Pharyngitis - viral

Viral pharyngitis is an inflammation of the pharynx (the part of the throat between the tonsils and the larynx) caused by a virus. It produces a sore throat.

Causes, incidence, and risk factors

Pharyngitis is most often caused by a viral infection, but can also be caused by a bacterial infection. Viral pharyngitis is the most common cause of a sore throat.

When cultures of the throat do not reveal a bacterial cause for the symptoms, a viral pharyngitis is suspected. These illnesses are extremely common.

Pharyngitis may occur as part of a viral infection that also involves other organ systems, such as the lungs or bowel.


  • sore throat  
  • discomfort with swallowing  
  • fever  
  • tender, swollen Lymph nodes in the neck  
  • Joint pain or muscle aches

Signs and tests
Usually a diagnosis is made by examining the throat. A throat swab culture will be negative for bacterial causes of sore throat (such as group A streptococcus).


There is no specific treatment for viral pharyngitis. Self-care measures include gargling with warm salt water (one half-teaspoon of salt in a glass of warm water) several times a day, and taking anti-inflammatory drugs or medications such as acetaminophen, that control fever. Excessive use of anti-inflammatory lozenges or sprays may actually make sore throat worse.

It is important to avoid using antibiotics when a sore throat is due to a viral infection, as the antibiotics will not help, and using them in such a way contributes to bacteria becoming resistant to antibiotics.

In some cases of sore throat (e.g., in infectious mononucleosis), the Lymph nodes (glands) in the neck may become extremely swollen, and anti-inflammatory drugs such as prednisone may be needed to ease breathing and swallowing.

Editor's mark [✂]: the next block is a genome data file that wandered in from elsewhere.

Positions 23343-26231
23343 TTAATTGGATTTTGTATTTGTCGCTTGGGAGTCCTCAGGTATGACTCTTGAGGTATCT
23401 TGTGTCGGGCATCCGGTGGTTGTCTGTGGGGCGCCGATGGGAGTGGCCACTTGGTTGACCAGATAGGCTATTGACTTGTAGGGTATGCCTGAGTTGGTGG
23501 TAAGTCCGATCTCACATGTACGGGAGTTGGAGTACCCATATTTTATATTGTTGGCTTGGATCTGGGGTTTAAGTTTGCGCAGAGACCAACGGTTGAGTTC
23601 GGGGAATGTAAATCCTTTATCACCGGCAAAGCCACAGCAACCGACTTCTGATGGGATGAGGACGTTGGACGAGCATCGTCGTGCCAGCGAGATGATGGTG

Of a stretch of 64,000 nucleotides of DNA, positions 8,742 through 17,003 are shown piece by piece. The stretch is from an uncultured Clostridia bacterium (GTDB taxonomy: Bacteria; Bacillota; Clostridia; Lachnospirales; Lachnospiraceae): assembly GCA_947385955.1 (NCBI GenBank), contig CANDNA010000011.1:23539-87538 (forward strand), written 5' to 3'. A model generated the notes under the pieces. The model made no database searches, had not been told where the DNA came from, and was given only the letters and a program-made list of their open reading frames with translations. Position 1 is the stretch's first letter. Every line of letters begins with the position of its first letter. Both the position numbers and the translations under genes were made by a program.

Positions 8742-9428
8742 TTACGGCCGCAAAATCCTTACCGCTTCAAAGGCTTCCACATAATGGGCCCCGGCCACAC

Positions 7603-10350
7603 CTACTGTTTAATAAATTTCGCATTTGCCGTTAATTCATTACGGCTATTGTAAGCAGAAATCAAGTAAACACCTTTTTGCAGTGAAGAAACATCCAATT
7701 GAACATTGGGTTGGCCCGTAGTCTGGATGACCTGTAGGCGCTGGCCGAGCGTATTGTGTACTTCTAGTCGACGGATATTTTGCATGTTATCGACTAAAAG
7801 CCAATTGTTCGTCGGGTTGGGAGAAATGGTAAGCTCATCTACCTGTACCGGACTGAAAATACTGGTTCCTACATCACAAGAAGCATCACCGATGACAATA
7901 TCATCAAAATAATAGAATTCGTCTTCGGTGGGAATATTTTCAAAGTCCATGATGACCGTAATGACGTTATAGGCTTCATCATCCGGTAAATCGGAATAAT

Expectations (prognosis)
The symptoms usually resolve themselves within a week to 10 days.


Complications of viral pharyngitis are extremely uncommon.

Calling your health care provider
Call for an appointment with your health care provider if symptoms persist longer than expected, or if symptoms do not improve with self-care measures. Medical care should always be sought if there is extreme discomfort, or difficulty swallowing or breathing in association with a sore throat.

Most cases are not preventable, because the viruses and bacteria that cause sore throats are commonly found in the environment. However, washing hands after contact with an individual with a sore throat, and avoiding kissing, or sharing cups and eating implements with sick individuals, will help prevent transmission.

Johns Hopkins patient information

Last revised: December 3, 2012
by Martin A. Harms, M.D.

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